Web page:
Maybe you'd be rattled too if Tyra Banks walked in while you were putting on your shorts, but, really, would it reduce you to a puddle of flop sweat, a trembling, dry-mouthed candidate for CPR? Yes? Well, of course it would. Reading this, just the mention of Tyra Banks unnerves you. But what if you were a Los Angeles Laker, wealthy and cool, suave and sophisticated, at ease in the world of glamour? Still yes?
O.K. In that case we won't belabor (too much) Nick Van Exel's apparent medical condition, which, upon meeting our swimsuit cover gal, bore more than a passing resemblance to cardiac arrest. Most of the Lakers took it in stride when Banks, out for an evening to catch her favorite team courtside, flashed an SI press credential and swooped through their dressing room at the Great Western Forum before a Saturday night game with the Pistons. Shaquille O'Neal seemed all right with it and, for a photo op, even pretended to be interviewed by her. Nor did Shaq seem nervous when she called for some moisturizer and they slathered up their arms together—surely the first time a scribe and an athlete swapped skin cream.
Other Lakers were cool too. Maybe supermodels don't show up all the time, but there's always a certain amount of celebrity traffic through their room, in their house, and it doesn't pay to come unglued every time Dyan Cannon or Sharon Stone swings by. A man who could say "Hey, Tyra" as he adjusted his socks was being belligerently blasé, but blasé all the same. Such a man was a pro's pro.
Yet here was Van Exel, a fourth-year player on the cusp of stardom who presumably has seen a thing or two in his travels, hiding in the trainer's room. "Come out here, Nick," a teammate yelled. Banks, who used to attend Lakers games with her father when she was an eight-year-old growing up in Inglewood, had gone from player to player, posing, chatting, having a fan's great time. But where was Van Exel? She had been told he was an admirer of hers, and yet he had gone and disappeared, like some...little kid.
Because she is a woman of spunk, Banks marched right into the normally off-limits trainer's room and confronted Van Exel, who retreated, quivering, into a corner. As her beauty is unique and startling, she may be accustomed to having a profound effect on the men she meets (in an entirely unrelated incident, the writer of this piece left the keys locked in his car and the engine running when he arrived to meet her for the game), but she admitted later that nobody had ever held a cushion in front of his face by way of introduction.
Poor Nick. The photographer and Banks coaxed him into an upright position, and though he was sweating visibly, they talked him into putting his trembling arm around her. Someone said to coach Del Harris, who was watching, amused, that we'd all know why if Van Exel shot bricks later that night. "Ah," said Harris, dismissing the whole scene, "he's been shooting bricks." Still, it couldn't have been comforting to see your point guard falling apart before your eyes just minutes before a big game.
Nor was it all that reassuring—from the Lakers' point of view, anyway—to see Van Exel come out for the tip-off with Banks's initials on his sneakers. A red TB on each shoe. Oh, boy. Nothing good could come of this. Banks was obviously worried, but she tried to put a good spin on her Lakers makeover, all the same. "Don't you think Shaq's skin looks nice and supple?" she asked, hopefully. In fact, his skin didn't seem the least bit dry.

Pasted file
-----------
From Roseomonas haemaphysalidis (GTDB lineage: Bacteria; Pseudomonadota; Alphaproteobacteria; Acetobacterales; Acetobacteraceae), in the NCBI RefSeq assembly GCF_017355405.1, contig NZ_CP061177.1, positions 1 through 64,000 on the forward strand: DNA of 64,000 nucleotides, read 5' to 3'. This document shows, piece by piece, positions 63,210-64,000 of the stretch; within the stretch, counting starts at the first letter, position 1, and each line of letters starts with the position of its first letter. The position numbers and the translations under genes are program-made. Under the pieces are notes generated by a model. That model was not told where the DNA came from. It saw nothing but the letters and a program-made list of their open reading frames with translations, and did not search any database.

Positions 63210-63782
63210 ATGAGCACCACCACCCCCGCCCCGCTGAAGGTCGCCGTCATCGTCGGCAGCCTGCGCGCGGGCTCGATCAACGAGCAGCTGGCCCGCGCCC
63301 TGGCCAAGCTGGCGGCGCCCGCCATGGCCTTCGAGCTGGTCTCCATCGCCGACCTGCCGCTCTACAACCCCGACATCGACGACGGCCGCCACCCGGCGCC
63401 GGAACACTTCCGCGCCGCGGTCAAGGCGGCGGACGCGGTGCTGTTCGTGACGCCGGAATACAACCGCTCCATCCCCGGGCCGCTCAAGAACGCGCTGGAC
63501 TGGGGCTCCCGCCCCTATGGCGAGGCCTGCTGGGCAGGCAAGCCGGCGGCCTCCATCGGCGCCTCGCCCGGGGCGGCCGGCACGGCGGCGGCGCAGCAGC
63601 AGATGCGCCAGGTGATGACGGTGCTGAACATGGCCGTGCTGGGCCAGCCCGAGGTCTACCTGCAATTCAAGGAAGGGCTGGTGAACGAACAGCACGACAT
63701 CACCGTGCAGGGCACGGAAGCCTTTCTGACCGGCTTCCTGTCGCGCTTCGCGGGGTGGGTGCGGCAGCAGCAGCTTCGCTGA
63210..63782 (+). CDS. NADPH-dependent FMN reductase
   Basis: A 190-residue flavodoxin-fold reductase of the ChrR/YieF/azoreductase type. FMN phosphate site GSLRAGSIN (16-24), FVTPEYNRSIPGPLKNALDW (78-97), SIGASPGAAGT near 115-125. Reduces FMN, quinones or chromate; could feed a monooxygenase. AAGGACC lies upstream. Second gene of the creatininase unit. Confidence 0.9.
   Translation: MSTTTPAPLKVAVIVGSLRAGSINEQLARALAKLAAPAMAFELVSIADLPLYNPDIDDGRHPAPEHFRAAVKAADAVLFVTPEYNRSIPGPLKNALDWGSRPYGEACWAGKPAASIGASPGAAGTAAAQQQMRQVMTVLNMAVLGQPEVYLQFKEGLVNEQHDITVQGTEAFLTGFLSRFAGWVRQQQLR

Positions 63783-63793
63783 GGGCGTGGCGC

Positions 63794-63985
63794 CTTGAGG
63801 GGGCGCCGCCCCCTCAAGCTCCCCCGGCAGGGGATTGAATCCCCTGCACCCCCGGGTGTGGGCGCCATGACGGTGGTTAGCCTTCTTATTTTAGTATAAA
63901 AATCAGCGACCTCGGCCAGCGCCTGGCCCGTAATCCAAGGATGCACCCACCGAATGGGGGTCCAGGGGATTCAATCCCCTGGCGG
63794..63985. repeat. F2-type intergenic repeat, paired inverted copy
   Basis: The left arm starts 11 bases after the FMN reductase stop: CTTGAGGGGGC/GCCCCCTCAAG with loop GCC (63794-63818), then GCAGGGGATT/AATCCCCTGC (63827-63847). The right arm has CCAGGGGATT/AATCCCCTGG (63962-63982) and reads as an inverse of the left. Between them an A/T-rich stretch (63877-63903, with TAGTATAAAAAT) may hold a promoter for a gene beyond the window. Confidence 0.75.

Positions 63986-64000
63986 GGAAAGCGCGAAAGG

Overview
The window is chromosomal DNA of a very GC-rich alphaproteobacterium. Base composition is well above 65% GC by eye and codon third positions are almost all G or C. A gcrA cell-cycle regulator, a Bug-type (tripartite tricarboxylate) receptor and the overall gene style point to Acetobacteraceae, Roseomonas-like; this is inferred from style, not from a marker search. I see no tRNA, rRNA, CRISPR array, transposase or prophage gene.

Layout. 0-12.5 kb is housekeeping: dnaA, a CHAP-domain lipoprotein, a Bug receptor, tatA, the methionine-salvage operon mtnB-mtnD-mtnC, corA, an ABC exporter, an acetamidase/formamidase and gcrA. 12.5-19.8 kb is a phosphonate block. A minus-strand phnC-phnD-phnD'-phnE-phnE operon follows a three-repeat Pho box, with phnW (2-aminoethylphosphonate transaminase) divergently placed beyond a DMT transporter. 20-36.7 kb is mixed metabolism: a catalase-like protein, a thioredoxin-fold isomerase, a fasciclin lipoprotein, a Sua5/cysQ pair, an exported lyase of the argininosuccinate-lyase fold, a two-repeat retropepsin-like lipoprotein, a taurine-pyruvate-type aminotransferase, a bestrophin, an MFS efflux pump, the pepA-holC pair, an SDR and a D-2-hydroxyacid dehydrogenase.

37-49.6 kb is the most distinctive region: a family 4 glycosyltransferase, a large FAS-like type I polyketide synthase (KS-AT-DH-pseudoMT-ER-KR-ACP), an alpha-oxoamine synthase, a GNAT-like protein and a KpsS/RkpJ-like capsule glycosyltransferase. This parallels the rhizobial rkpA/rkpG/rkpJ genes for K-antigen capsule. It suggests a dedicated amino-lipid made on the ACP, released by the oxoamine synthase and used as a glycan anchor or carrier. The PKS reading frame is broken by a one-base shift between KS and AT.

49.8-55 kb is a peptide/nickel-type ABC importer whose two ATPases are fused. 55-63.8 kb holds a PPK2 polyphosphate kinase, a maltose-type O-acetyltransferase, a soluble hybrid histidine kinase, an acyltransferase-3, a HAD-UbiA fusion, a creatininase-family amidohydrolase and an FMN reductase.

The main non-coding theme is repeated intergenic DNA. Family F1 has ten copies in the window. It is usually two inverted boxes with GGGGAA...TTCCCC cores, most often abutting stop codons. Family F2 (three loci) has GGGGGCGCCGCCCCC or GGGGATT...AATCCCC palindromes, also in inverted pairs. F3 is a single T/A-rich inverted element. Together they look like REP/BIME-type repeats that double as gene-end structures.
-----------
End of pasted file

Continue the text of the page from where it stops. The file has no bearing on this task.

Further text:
For all that, she was as excited to be at the Forum as certain Lakers were to have her there. She's a huge basketball fan, a sometime player and a known consort of Li'l Penny in Nike ads. Because most of her modeling work is in New York, she's more likely to be seen courtside at a Knicks game, true, but her heart is with the Lakers. And getting to watch them from courtside, about a hundred rows closer than when she was a kid, sweetened the deal. "Oh," she said, surprised at her view, "you can see my initials."
Banks, having sprouted to 5'8" by the time she was just nine years old, had a natural interest in the center play. "That's an awful lot of shoving around, don't you think?" she said. But as a onetime bench warmer, she was also intrigued by the reserve players. She said that her grade school coach would employ her for the center jump and then set her right down until garbage time. "I had no self-esteem," she said. With that in mind, she took notice of rookie guard Derek Fisher, demoted to third string that day, as he reclined on the floor, the farthest Laker from the coach. "Do you think you could play in the NBA for like three years and not get in for even a minute?" She seemed concerned about the possibility of sustained humiliation.
Banks, being a true fan, knew that things wouldn't get really exciting until the final minutes and so spent the early going doing what everybody else in the Forum was doing—looking around. "Jack Nicholson. Just look at him," she said, pointing to his court-side seat. "He looks like a star just sitting there." She must have wondered if she looked like a supermodel just sitting there, so she struck a few provocative poses in her seat, throwing her long legs about. A few camera flashes may have gone off.